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Michigan Veteran Home of Grand Rapids
2950 Monroe Ave NE
Grand Rapids, MI 49505
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Life enrichment in memory of Duane Brown
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Life Story / Obituary
On July 31, 1948, Richard and Barbara Brown welcomed their second child, Duane, into their home on Butterworth Street, located near a gypsum mine. Growing up, Duane and his 3 siblings: one brothers and two sisters, spent much of their childhood there, exploring the mining area and playing with friends in the natural surroundings. They also frequented his grandparent's farm in Stanton where he learned how to fish and hunt. In his teens, his family moved to their long-term home at 1031 Lake Michigan Drive, adding to the family four more children: one brother and 3 sisters. Duane's parents took them camping often. They traveled all over the state, and Duane fell in love with the sights of Michigan, leaving no backroad unturned!
For elementary school, Duane went to St. James Catholic School. He and his older brother, Richard always had the same tight-knit group of friends that they did everything with. He attended Union High School, and after graduating in 1967, he started working right away at the Coca-Cola bottling plant.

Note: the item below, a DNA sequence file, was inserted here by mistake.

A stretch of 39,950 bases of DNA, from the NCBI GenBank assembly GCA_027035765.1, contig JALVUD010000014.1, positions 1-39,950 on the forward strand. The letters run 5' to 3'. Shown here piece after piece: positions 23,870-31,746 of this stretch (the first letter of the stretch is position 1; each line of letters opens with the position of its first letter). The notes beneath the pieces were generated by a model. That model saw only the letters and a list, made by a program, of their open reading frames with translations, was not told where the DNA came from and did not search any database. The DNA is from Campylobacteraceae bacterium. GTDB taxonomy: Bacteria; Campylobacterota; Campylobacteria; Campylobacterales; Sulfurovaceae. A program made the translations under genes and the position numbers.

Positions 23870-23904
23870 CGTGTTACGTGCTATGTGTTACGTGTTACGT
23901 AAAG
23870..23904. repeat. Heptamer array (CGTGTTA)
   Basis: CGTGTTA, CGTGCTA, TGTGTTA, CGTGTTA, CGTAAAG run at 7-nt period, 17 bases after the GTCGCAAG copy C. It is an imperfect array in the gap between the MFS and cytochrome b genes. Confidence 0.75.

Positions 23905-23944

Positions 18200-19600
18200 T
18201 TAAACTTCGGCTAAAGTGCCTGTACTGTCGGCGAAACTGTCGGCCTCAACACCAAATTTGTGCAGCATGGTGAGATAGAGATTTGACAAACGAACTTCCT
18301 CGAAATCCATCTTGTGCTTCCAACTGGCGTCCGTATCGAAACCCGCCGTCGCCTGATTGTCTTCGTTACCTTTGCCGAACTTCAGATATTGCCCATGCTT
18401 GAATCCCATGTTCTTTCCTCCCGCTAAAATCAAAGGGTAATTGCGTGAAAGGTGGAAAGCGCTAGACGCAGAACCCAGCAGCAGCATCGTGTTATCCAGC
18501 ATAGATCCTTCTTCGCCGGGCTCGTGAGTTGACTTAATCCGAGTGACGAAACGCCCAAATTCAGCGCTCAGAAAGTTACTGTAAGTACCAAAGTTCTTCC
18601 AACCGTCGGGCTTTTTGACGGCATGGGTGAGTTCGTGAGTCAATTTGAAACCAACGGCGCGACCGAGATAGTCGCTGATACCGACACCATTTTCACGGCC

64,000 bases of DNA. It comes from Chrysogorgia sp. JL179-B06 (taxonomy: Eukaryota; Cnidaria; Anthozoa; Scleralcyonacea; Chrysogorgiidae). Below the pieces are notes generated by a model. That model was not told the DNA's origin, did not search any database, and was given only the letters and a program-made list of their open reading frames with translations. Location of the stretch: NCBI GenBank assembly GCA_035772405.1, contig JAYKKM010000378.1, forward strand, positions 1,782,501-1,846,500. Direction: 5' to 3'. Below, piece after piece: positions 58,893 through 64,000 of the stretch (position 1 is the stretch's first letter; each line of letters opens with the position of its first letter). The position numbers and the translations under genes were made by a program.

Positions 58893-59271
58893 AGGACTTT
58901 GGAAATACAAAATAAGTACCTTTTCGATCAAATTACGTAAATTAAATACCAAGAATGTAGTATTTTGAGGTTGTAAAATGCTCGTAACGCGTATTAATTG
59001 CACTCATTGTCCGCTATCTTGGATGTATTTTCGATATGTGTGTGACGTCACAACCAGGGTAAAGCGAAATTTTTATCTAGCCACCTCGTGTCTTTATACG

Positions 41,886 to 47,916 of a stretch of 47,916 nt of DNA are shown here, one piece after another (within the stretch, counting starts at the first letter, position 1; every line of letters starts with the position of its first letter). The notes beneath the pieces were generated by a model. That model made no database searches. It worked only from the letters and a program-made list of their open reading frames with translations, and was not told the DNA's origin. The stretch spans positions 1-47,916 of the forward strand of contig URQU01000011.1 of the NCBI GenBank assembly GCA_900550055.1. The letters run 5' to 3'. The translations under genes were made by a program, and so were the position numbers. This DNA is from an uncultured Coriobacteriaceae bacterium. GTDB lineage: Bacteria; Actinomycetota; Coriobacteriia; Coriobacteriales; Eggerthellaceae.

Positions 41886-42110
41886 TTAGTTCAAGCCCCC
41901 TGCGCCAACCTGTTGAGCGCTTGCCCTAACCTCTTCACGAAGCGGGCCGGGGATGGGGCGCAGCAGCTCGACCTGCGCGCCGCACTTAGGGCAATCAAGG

Duane had a feeling he would be drafted for Vietnam, so he decided to spare himself from the anxiety of not-knowing and enlisted in the Navy, the same division his father had served in. Duane was a gunner's mate on a destroyer ship. They sailed across the Pacific, and in his tenure in the military he saw many places, but much of the combat he preferred not to remember.
The story of Duane Brown and Darlene Renkema started thru Duane’s sister Debbie. Starting when Debbie asked if anyone wanted to be pen pals with her brother in the Navy, and there the conversations started; letters back and forth for over a year; finally, they were able to formally meet when Duane was home the following year for Sue's wedding, when he asked her to be his date, and their infatuation quickly bloomed into love.